Posted Wed, Oct 20, 7:50 a.m. Inappropriate

    Chris, you are incorrect. There is a difference between likely voter polls and registerd voter polls. It is NOT the same poll. If you look, the sample size for the likely-voter poll was 850. I informed you in my reply above the sample size for the registered-voter poll of the same period was 1340. The only thing the same are the dates when the polls were conducted and reported. The results from CNN's likely-voter poll AND and their registered-voter are REGULARLY reported. I suspect the fact you were unaware that CNN conducts both a likely-voter poll and registered-voter poll might be due to where you are regularly sourcing(RCP?)your poll results. I might suggest going to the actual polling company site or find a more comprehensive poll result reporting site than the one you are currently using.


    Posted Wed, Oct 20, 12:06 p.m. Inappropriate


    I looked directly at the information CNN released. I think you and I are just describing the same thing differently. CNN polled 1340 registered voters. Of those they believe 850 are likely voters. The results among LVs are what get reported in the media and on the internet. And I think their sample of LVs includes too many Democrats.

    Posted Wed, Oct 20, 1:04 p.m. Inappropriate

    Chris, I still think you are incorrect, however please do us a favor. Please paste the link to the CNN poll results you found so we can all
    take a look at it.


    Posted Wed, Oct 20, 2:05 p.m. Inappropriate


    There you go.

    Posted Thu, Oct 21, 7:45 a.m. Inappropriate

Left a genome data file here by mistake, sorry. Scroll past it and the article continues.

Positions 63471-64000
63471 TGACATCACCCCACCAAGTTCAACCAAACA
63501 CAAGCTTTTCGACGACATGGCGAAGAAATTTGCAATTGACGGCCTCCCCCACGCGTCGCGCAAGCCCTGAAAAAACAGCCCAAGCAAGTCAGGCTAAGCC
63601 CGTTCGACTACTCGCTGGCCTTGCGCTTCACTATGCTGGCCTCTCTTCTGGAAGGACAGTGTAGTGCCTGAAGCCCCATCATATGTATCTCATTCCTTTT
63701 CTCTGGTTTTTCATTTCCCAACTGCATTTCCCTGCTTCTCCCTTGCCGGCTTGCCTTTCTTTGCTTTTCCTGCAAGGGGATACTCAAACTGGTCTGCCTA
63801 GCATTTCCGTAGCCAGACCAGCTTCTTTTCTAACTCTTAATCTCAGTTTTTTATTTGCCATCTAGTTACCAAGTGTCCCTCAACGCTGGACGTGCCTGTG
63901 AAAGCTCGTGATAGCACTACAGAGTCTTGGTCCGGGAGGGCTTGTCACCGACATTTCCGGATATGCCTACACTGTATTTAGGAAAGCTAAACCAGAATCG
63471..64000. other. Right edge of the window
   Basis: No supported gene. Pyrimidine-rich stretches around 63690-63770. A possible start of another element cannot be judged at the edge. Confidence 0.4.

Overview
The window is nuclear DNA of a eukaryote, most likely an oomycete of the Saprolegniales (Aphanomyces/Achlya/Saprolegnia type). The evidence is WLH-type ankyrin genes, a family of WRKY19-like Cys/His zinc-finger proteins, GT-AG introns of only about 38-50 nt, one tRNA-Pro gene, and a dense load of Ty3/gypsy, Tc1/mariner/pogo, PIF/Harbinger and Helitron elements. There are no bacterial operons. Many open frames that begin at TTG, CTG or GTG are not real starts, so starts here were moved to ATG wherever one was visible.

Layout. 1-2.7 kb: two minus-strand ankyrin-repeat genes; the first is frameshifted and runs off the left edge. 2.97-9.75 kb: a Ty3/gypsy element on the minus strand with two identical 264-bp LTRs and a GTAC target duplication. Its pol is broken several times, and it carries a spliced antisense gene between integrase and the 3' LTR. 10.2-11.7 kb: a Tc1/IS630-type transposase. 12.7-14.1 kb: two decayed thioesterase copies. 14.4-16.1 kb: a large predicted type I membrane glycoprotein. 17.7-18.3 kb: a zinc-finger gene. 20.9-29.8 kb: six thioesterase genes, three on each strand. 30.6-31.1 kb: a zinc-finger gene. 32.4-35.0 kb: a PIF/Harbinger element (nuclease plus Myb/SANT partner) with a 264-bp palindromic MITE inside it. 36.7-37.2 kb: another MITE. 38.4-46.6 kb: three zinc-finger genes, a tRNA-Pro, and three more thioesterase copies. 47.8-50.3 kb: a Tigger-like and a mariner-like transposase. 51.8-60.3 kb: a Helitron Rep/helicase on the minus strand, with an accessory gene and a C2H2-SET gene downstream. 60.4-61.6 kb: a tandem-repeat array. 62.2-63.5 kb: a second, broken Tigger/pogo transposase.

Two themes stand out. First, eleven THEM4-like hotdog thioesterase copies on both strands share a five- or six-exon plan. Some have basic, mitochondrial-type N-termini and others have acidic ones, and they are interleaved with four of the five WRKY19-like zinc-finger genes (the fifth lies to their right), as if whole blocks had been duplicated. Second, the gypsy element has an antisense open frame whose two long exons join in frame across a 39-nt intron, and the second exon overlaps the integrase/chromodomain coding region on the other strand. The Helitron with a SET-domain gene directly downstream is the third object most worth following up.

Chris, thanks for the link to the results. We are able to confirm there are posted results from the sample of the polling of registered voters and likely voters. The results are different and the link shows the reported results.
    The LV's reported results are NOT the only results that are reported in the media and internet. The results of the RV's and LV's are available to the media and internet outlets. It is up to the outlet to decide if they want to include them in their reporting. I suspect those reporting sites that are engaged in
    serious analysis of electoral polling will include them. Those whose interest in reporting the horserace or creating a narrative will probably not include the results. Lastly, I do understand that all the polling companies I am aware of eventually change their polling from registered voter to likely voter the closer we get to an election.


    Posted Thu, Oct 21, 10:31 a.m. Inappropriate

    I guess Rush Limbaugh wasn't available to provide is unbiased assessment of this race so you had to turn to Chris Vance,chairman of the state Republican Party for his unvarnished view on the matter.

    What a hoot.